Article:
“When United Way announced they were moving their fiscal year and delaying partner funding distributions, we knew we needed to help” said Beth Stipe, the foundation’s executive director.
“These nonprofits serve some of our most vulnerable populations, and our Board of Trustees unanimously agreed to step up and use some of our reserves” added Ken Marson, the foundation’s board chair. “We are confident the United Way will successfully navigate this transition and emerge stronger than before, and hope this bridge funding allows the time they need while their partner agencies continue their work in our communities.”
As a leading philanthropic resource to our region, the Community Foundation of NCW is committed to working with the United Way and its partner agencies throughout this transition.
The Community Foundation of NCW has awarded $90,000 in Stronger Schools Grants to schools across North Central Washington, the largest total award for this grant to date.
Stronger Schools is an annual grant that provides up to $5,000 per school and/or school district to support innovative programs that enhance student learning and engagement and get kids excited about school.
“The schools in our region are very diverse in the resources they have available”, said Claire Oatey, the foundation’s director of community grants. “We were impressed with the level of engagement teachers have in creating exciting learning opportunities for their students, and the Stronger Schools grant will give them an opportunity to take the classroom to the next level.”
The foundation receive 30 applications from across the region, and a review committee consisting of staff, board trustees, and volunteers visited each school to learn more about their projects and determine final awards.
The next Stronger Schools Grant cycle opens on January 15, 2019.
STRONGER SCHOOLS GRANTS AWARDED
- Castle Rock Early Childhood Learning Center – $2,500 Training specific to early childhood learning to implement PBIS strategies for children with and without special needs
- Beaver Valley School – $4,500 The Grassy Hill, a multi-level play space to improve play yard
- Brewster Elementary School – $3,000 Book Up Summer, children choose 12 books to take home over the summer
- East Omak Elementary School – $4,000 Eagles Orchestra support
- Lewis and Clark Elementary School – $4,000 Performing Arts Experience collaboration with After School Explorers Academy to expose students to performance arts, music, and theater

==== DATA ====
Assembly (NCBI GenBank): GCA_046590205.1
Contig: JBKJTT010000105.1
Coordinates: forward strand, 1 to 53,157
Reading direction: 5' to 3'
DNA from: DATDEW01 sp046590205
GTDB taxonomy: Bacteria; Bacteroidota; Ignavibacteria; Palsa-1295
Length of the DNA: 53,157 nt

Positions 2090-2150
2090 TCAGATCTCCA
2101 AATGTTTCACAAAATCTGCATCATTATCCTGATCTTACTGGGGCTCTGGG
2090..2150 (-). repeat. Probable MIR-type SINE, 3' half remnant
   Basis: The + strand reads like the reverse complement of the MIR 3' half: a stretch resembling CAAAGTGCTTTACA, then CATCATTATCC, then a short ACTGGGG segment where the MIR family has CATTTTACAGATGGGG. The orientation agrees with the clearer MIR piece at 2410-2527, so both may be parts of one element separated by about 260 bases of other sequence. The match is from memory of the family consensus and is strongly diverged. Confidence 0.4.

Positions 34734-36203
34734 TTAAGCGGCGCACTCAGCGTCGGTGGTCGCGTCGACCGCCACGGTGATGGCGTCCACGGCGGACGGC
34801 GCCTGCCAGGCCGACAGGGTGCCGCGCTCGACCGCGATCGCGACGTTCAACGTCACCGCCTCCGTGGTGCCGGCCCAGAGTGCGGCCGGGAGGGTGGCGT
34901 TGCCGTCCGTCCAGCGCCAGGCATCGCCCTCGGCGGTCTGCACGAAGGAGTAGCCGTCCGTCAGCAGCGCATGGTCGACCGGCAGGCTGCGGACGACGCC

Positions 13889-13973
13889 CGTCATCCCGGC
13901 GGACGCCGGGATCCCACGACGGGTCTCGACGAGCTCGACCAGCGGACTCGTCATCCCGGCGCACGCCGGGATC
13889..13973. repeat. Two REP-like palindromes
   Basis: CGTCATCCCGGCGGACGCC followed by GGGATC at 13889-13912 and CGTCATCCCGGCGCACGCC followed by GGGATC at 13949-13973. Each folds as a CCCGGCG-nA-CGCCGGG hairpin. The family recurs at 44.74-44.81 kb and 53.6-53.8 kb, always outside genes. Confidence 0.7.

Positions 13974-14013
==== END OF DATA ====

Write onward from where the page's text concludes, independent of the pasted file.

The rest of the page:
- Lincoln Elementary School – $5,000 Islandwood: A School in the Woods, a project-based, STEAM-focused overnight adventure in a natural world setting
- Methow Valley Elementary School – $2,500 Ukuleles in the Classroom, integrating literacy and music in the classroom
- Tonasket Elementary School – $5,000 Virtual Reality Expeditions for grades 3-5
- Virginia Grainger Elementary School – $3,000 World Music in the Classroom
- Washington Elementary School – $4,000 Just Get Out!, supporting field experiences for every students
- Foothills Middle School – $4,000 Robotics Program
- Icicle River Middle School – $4,000 Develop a book collection that represents and reflects students’ life experiences
- Manson Options Middle School – $2,500 Salish Sea Expedition, students spend 3 nights on a sailboat learning about nautical navigation and marine biology
- Pioneer Middle School – $3,000 6th Grade Science/Leadership Camp
- Independent Learning Center (Methow Valley) – $5,000 Mentorship program to break the cycle of generational poverty
- Lake Roosevelt High School – $5,000 Natural Helpers Re-boot, a peer support program
- Tonasket Choice High School – $3,000 Positive Behavior Rewards Program field trip to Spokane
- Wenatchee High School – $4,000 Class of 2019 College Access and Support Project, helping students prepare for college
- WestSide High School – $3,500 Fall Teambuilding and Leadership at Stonewater Ranch
- Eastmont School District – $4,500 Eastmont Summer Library Program to keep K-12 students engaged in reading and learning over the summer
- Multi-District (led by Wenatchee School District) – $5,000 Deaf and Hard of Hearing Family Advocacy Nights (monthly) for students from any district in the region
- Tonasket School District – $5,000 Tonasket School Garden expansion
- Wenatchee School District – $4,000 Transportation for After School Programs to visit local community sites